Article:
Rep. Hanes calls for statewide body cameras

Rep. Hanes calls for statewide body cameras
April 09
00:00 2015

Winston-Salem already has them

N.C. House Rep. Edward “Ed” Hanes has presented a bill to the House that would call for most of the police officers in the state to wear body cameras and to activate them when interacting with residents in certain situations.

House Bill 537, which was filed last week, calls for law enforcement officers in a population with more than 200,000 people to activate body-worn cameras when dealing with the public.

“The thing that we’ve tried to focus on is this necessary interaction between the police and the community and the fact that people on both sides of that argument need to and want to feel like they’re protected. We want to put both sides in the position that they know when they’re interacting with each other, that there is an eye in the sky,” Hanes said.

The bill would also fund the cameras with a $5 million appropriation from grant dollars from the Governors Crime Commission within the Department of Public Safety for the 2015-2016 and 2016-2017 fiscal years to purchase and maintain the cameras, including the costs related to the retention and storage of recordings captured.

“Obviously, costs associated with purchasing these cameras is a big issue, and what we didn’t want to do was place an unfunded mandate on smaller counties right away. We started with our most populous counties and that 200,000 encompasses about 60 counties,” he said. “We are also going to make it so that if the larger counties, who already have body cameras, can’t use the funds, they can be passed to the smaller counties who might want to participate in the program so they can come in and get in on the funding,” Hanes said.

Hanes said that the bill has received bipartisan support and he is optimistic that it will pass.

“We went to the speaker of the house and the rules chairman to let them know what we were trying to do, and we have the support to move forward on a bill that’s going to get bi-partisan support. They’ve been very open to looking at the issue. We are hoping that we can get several different bills out there, this being one of them, and that they will join us in what we are trying to do here. That’s not telling officers what to do. We are saying ensure the security and interaction for both sides,” Hanes said.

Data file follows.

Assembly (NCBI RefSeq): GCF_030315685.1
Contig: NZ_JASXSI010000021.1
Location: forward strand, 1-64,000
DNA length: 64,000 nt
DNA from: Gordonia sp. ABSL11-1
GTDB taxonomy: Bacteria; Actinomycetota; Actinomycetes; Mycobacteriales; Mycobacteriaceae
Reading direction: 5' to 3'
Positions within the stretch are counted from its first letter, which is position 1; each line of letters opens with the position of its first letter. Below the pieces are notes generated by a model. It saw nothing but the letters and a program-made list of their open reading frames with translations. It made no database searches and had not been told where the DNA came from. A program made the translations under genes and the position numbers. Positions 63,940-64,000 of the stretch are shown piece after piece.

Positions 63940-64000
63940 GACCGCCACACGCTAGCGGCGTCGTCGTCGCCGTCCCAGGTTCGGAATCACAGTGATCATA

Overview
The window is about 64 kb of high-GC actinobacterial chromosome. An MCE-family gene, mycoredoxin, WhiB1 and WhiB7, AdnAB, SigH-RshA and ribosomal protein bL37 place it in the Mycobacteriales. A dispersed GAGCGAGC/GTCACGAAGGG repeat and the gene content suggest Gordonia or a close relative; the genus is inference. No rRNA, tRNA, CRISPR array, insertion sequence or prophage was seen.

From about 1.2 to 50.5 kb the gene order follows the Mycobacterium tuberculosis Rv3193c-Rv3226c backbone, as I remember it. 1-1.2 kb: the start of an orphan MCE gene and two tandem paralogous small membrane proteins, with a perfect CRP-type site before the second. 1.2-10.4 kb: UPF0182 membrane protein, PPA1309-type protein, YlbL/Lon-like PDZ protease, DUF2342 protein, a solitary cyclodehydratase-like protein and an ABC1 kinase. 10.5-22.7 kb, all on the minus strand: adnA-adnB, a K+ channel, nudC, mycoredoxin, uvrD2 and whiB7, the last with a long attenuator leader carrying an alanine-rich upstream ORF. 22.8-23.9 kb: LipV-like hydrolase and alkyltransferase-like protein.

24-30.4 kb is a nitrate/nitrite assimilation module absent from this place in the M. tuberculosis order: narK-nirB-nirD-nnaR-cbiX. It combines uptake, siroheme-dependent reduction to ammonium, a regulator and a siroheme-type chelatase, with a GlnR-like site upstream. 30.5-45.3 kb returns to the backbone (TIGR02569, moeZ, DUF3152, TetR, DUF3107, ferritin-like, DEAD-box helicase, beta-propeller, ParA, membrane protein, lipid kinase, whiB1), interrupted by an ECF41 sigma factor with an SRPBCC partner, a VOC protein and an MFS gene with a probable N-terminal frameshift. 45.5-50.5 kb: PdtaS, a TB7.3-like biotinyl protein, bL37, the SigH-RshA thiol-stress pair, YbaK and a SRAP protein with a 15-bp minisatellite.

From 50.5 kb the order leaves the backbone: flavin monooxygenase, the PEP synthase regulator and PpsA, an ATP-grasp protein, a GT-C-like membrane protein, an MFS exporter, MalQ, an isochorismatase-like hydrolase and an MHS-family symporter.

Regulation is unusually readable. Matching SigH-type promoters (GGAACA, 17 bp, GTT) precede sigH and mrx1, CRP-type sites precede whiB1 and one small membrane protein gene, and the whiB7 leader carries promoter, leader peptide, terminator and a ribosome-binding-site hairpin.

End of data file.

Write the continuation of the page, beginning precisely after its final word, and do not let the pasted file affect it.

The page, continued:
Councilman James Taylor said that he feels the bill is great idea, even though it is not needed for the city.

“Winston-Salem, unlike other cities, is in a unique position. We were one of the first cities in the country to move ahead, voluntarily and purchase body cameras for all of our officers that encounter citizens on the street,” said the chairman of the city’s Public Safety Commission. “Our officers are already equipped with body cameras, so whether the legislation is filed or not, we’ve done the due diligence and what we’re supposed to do as a city to make sure we are out in front with public safety in that regard.”

Police Chief Barry Rountree was given a chance to read over a draft of the bill when Hanes drafted it and provided recommendations to make it acceptable across the state. He said that it would need to be specified who the cameras were for and how they’re to be used in general.

Both Greensboro and Winston-Salem Police already have the cameras. The closest city outside of them with cameras is Charlotte.

“I don’t see a lot of downfalls to it. The larger issues and concerns will be privacy concerns. We have a policy where if there is any interaction with the citizen, we run the camera. That’s going to have to be spelled out clearly,” Rountree said. “Overall, I don’t have a big objection to it.”

Taylor said that transparency seems to be what citizens across the nation are calling for these days, and cameras statewide would help to fulfill that order.

“If they can get other municipalities and towns on board. We’ve already made steps to be transparent and open in how we police our streets,” he said. “I commend Representative Hanes for stepping up and doing this for other municipalities, but we are already geared up and the cameras have been implemented on the streets.”

Hanes said that the success rates across the nation in those departments who have them, shows that the program works.

“We saw that in places like Oakland, California, who’s the first major metropolitan area in the country to implement body cameras. They’ve had a 60 percent reduction in complaints against police officers in the last year and a half. Some of the video footage has shown bad actions from the police officers, and some of the footage has shown bad actions from the residents. What has happened is police officers using their training the way it was supposed to be used and you have citizens who aren’t acting out against the cops. It’s been a complete win-win situation.”

Oakland Police Department’s numbers speak from themselves, according to Hanes.

“We can’t move forward in the community unless law enforcement and the community feel safe in their interactions with one another,” he said. “We really do feel that the body cameras help move us forward.”

If approved, the changes would become effective Jan. 1, 2016, for members and officers of the State Highway Patrol and county law enforcement officers. For the remaining law enforcement officers across the state, the law would become effective Jan. 1, 2017.

About Author

Chanel Davis

Chanel Davis

Related Articles


Featured Sponsor

Receive Chronicle Updates

  • This field is for validation purposes and should be left unchanged.



More Sponsors